Communication system 100 includes group call database 112 coupled to Radio Access Networks (RANs) 121–122. Each RAN 121–122 comprises a plurality of remote, or mobile units (MUs) 113–118, at least one Base Transceiver Station (BTS) 101–102, and at least one Dispatch Application Processor (DAP) 119–120. Although not shown, RANs 121–122 additionally include well known network elements such as Mobile Switching Centers (MSCs), Centralized Base Station Controllers (CBSCs) in a circuit switch network, or such as Multiple Control Units (MCUs) in a CDMA system, and Radio Network Controllers (RNCs), Gatekeepers (GKs) and GateWays (GWs) in a packet switch network. It is contemplated that network elements within communication system 100 are configured in well known manners with processors, memories, instruction sets, and the like, which function in any suitable manner to perform the function set forth herein.
As shown, base stations 101–102 are capable of communicating with remote units 113–118 via over-the-air channels 103–108, respectively. Each over-the-air channel 103–108 preferably comprises a unique frequency/timeslot (or code in a CDMA system), however, in alternate embodiments (e.g., multicast scenarios) channels 103–108 may be shared among remote units 113–118. In the preferred embodiment of the present invention base stations 101–102 are capable of providing dispatch services to remote units 113–118. Additionally, each remote unit is capable of dynamically establishing talk groups. Particularly, each remote unit includes memory (not shown) that stores talk groups. The memory may be any means for storing digital information such as, but not limited to random access memory, non-volatile RAM, read only memory, etc. The talk group participants stored within the memory may be preloaded into the communication devices, or may be dynamically created on a real-time basis.
The user of remote unit 114 may desire to create a talk group including remote unit 114 and one or more of the nearby remote units 113 and 115. Alternatively the user may desire to add one or more of the nearby remote units 113 and 115 to an existing talk group. The remote unit 114 transmits an inbound message to group call database 112. The inbound message is preferably transmitted via an over-the-air channel to a particular base station, and includes the identity of the requesting communication device, and the identity of at least one participant to be added to the talk group (i.e., units 113 and 115) and the identity of the talk group. Upon receiving the request, the base station forwards it to group call database 112. Group call database 112 locates all remote units that are added to the proposed talk group by accessing a home location register (not shown) or another well-know technique such as by accessing a SIP registrar (SIP is described in the Internet Engineering Task Force (IETF) draft-ietf-sip-rfc2543bis-09). Preferably, group call database 112 then provides an outbound message to all nearby units of the talk group (via their respective base station/channel) giving them a chance to opt out of inclusion into the new talk group via a response message. All base stations provide the remote units' responses back to data base 112. Database 112 then updates the database entry with the talk group and those remote units that positively responded to the outbound message.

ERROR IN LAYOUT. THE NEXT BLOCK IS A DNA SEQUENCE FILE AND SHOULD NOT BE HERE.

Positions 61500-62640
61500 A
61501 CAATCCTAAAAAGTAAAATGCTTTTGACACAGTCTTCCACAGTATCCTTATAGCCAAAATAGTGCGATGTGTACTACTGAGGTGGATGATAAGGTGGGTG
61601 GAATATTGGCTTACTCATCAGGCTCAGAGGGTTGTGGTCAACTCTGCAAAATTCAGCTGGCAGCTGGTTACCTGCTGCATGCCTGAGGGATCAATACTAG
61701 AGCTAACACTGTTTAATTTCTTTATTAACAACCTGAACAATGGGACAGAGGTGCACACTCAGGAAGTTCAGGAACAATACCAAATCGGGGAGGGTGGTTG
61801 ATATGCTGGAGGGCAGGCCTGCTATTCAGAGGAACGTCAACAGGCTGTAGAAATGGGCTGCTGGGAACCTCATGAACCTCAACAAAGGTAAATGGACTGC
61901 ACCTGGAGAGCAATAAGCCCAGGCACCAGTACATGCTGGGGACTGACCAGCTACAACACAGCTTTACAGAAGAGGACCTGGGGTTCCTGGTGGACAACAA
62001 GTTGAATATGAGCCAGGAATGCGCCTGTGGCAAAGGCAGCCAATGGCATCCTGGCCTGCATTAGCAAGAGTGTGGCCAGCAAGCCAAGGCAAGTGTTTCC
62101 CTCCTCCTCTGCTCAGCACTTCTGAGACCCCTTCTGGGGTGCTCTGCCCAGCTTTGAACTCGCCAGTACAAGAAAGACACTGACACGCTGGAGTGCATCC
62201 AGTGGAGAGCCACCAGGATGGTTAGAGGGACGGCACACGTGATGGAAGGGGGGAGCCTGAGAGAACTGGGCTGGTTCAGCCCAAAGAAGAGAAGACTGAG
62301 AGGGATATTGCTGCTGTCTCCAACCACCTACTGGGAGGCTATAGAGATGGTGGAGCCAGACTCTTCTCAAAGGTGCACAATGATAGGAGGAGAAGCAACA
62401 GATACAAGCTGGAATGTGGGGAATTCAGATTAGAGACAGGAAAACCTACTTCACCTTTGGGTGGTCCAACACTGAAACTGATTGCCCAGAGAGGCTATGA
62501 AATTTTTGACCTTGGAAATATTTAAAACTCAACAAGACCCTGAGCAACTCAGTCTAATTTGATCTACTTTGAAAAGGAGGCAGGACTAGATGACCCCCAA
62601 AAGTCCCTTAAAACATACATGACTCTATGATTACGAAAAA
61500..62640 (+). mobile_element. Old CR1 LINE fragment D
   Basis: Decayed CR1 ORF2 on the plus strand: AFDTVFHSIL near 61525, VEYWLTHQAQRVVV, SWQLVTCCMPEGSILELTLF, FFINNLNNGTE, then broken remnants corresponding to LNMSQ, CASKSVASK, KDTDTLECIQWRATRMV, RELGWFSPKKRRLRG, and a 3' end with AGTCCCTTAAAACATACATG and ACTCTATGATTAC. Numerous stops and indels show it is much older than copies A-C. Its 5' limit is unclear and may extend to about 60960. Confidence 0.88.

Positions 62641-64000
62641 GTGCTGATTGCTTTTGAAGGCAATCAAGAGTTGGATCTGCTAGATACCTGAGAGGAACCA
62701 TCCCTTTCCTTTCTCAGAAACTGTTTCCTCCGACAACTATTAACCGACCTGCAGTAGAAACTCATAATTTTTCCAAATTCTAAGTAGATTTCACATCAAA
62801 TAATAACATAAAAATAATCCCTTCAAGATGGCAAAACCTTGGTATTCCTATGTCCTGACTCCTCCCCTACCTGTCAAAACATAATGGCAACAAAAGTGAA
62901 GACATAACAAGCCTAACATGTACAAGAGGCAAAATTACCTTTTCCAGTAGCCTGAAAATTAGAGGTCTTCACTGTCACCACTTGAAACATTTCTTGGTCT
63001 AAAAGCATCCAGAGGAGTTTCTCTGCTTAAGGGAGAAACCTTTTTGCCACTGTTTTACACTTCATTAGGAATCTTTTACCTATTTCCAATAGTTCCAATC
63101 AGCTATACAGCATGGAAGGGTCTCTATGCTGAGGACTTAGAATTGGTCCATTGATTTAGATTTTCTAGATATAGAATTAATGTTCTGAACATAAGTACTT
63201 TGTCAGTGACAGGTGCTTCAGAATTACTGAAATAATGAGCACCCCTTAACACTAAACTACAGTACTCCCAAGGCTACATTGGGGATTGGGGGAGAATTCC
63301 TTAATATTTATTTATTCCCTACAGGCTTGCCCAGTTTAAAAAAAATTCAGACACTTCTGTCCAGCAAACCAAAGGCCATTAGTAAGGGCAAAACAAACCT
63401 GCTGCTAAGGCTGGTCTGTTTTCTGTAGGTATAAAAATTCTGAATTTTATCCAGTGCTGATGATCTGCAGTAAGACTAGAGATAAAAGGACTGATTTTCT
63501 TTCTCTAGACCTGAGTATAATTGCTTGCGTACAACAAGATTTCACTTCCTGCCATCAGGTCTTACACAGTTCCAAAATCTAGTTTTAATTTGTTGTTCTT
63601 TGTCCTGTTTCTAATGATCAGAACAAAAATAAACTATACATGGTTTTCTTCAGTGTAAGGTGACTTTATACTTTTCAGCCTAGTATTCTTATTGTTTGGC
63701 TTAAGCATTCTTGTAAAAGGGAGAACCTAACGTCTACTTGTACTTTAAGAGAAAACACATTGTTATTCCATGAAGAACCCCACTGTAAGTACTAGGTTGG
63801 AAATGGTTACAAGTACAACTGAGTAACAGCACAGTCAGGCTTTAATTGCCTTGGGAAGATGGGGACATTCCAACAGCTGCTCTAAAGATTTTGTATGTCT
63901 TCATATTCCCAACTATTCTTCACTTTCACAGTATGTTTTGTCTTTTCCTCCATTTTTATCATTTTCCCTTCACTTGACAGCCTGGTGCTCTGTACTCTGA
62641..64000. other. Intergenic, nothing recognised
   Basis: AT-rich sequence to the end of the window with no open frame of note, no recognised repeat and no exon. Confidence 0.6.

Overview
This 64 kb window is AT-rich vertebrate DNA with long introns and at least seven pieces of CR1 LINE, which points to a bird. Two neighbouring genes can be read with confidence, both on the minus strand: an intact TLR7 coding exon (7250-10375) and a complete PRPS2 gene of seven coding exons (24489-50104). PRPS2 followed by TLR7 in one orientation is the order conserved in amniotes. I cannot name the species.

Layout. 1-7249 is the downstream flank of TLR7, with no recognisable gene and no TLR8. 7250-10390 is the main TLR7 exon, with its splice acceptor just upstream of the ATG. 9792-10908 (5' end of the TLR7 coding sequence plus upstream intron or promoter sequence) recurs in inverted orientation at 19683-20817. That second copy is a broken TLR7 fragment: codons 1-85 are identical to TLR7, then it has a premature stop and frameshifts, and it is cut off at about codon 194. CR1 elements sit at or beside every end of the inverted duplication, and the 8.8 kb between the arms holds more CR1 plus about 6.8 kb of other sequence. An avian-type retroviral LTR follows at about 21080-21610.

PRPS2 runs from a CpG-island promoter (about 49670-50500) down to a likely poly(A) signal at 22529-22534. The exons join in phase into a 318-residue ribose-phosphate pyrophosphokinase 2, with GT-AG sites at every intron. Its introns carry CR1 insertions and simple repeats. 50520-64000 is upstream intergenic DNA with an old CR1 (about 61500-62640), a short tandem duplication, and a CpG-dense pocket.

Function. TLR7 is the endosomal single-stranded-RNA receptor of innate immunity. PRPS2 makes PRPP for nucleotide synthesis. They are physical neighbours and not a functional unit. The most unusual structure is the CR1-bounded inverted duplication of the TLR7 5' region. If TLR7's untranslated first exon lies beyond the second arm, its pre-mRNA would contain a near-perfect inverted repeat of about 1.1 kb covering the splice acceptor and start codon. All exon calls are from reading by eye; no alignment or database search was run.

During talk group creation, a user of remote device 114 will select an option to create a talk group via the remote unit's user interface 209. This will instruct controller 207 to access short range communication unit 205. The BLUETOOTH specification defines a universal radio interface in the 2.45 GHz frequency band that enables remote units 113–118 to communicate wirelessly via a short-range, ad hoc network. Specifically, by implementing BLUETOOTH connectivity between remote units 113–118, an ad hoc wireless network can be created such that each device can share identification information with other users on the network. In particular, the BLUETOOTH protocol stack includes radio, baseband, and software layers and provides for interoperability between devices from different manufacturers for specific services such as data exchange. The general usage models are defined by the BLUETOOTH Profiles Specification and these include generic, telephony, networking, serial, and object exchange. The profile defines a selection of messages and procedures, or capabilities, from the BLUETOOTH specifications and gives an unambiguous description of the interface for specified services and use cases.
The remote unit 114 establishes communication using the short range communication unit 205. Given the short range nature of the link, only nearby remote units such as units 113 and 115 can be accessed. The remote unit 114 then uses the short range link to obtain the identities of all local remote unit's identities connected via the short range communication unit 205, and stores the identities in database 203. (The use of an infra-red link also has the useful properties that its range is well limited and that it is directional).